“In four years,” he continued, “we want to grow so much that no one in Alabama politics – no county commissioner, state representative or governor – can be elected without the Klan’s endorsement.”
Blacks have organizations to represent them, McGlocklin countered, so Whites need one, too – the KKK. But he said most Klansmen carry guns and are still ready to act as vigilantes if they deem it necessary.” It’s like the T-shirt says. “If you want my gun, come take it.”
The Hines case produced a series of confrontations between the Klan and Black protesters: meetings that produced no violence but a lot of publicity. The confrontations climaxed on the opening day of Hines trial when robed Klansmen and other Whites met a group of Black marchers walking from Decatur at the Cullman city limits. Several of the Black marchers ended in jail.
Behind the protesters came a rash of rumors; tales the Klansmen and their sympathizers seized upon and embellished. “I know for a fact the Black Panthers are ready to come in,” a self-styled “Concerned Citizen” said outside the Cullman courthouse. “They’re staying at motels all over north Alabama, came from Atlanta, New York and Detroit. They get $32 a day expenses.”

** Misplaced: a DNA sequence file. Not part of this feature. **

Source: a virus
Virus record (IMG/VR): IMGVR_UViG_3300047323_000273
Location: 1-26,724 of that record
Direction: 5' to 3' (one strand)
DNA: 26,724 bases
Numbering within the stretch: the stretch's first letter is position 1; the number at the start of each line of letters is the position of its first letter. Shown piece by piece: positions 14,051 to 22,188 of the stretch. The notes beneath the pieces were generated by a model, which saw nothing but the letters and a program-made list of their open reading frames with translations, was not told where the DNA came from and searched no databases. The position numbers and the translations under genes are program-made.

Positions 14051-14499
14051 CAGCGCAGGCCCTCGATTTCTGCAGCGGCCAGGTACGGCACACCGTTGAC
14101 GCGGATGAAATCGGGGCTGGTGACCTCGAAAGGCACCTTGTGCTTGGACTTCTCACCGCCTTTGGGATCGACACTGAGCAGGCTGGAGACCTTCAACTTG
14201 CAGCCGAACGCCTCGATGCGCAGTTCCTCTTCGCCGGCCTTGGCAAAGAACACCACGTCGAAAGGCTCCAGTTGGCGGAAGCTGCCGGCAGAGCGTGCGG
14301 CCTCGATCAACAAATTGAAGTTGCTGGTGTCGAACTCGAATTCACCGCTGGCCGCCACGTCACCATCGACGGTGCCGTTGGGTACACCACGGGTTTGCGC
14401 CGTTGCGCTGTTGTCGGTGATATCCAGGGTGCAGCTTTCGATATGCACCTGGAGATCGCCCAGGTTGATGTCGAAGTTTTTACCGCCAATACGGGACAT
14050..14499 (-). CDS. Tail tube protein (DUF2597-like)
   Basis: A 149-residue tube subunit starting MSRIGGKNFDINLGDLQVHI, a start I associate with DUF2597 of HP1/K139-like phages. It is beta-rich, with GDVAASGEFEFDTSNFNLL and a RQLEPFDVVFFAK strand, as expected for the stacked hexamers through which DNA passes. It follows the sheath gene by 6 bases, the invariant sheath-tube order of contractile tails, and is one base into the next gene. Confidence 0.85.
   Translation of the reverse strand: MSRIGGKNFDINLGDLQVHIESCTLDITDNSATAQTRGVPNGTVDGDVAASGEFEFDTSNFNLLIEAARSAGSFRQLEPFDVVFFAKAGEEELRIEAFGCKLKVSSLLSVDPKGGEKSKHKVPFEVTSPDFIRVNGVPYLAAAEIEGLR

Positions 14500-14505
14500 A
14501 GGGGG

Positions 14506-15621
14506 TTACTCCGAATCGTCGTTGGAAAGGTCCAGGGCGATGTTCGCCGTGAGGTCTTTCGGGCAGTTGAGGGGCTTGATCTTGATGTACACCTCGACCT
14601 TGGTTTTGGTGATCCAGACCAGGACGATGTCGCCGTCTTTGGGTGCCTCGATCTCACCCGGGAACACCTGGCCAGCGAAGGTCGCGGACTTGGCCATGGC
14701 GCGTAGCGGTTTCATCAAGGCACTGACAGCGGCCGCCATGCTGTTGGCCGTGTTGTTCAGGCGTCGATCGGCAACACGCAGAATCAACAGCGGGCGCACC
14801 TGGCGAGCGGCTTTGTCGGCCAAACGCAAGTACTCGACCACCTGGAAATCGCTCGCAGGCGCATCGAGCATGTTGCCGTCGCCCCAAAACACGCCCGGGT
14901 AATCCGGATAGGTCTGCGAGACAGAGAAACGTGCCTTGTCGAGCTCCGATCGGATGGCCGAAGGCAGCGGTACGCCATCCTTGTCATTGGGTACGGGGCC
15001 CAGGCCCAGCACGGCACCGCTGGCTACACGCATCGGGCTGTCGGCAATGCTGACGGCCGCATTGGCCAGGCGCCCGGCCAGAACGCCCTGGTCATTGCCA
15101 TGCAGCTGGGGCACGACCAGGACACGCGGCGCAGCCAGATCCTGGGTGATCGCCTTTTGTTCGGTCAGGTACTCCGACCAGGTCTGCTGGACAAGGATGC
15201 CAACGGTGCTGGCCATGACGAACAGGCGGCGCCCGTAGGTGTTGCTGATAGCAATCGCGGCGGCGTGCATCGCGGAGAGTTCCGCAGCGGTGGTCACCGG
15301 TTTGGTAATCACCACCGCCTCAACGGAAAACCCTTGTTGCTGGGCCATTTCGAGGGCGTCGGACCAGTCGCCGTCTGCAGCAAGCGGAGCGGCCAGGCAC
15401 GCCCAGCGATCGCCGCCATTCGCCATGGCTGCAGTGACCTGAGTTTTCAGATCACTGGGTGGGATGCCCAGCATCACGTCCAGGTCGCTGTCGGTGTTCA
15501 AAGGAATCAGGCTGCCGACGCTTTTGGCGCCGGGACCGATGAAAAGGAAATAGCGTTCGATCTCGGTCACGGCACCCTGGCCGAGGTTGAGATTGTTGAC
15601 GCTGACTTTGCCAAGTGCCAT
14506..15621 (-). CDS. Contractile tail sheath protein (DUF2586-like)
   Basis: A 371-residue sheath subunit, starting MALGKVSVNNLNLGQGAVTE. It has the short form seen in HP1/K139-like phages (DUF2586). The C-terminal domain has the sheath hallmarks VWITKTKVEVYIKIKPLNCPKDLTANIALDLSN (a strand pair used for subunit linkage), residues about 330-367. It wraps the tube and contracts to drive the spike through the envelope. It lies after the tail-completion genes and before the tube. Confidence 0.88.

The White men gathered each day under a pecan tree outside the courthouse and discussed how to handle the invasion of Black radicals they believed was coming. If
Hines were convicted, they said, the Black groups had vowed to burn Cullman to the ground.
“The first one that strikes a match, his head comes off,” said one Cullmanite. “This is not Detroit. This is Cullman, Alabama.”
Across the courthouse parking lot from the tight knot of White men, young Black men and women from Decatur ate their lunch each day during a break in the trial of Hines, their neighbor. They, too, had heard rumors – of Klansmen ready to perform their own brand of justice on the young Black man. Two young Black men drove Hines to and from trial each day and stayed near him, calling themselves his bodyguards.
“We ain’t the same folk the Klan scared 20 years ago,” a woman in an Afro observed. “They’re dealing with a new Black man and woman.”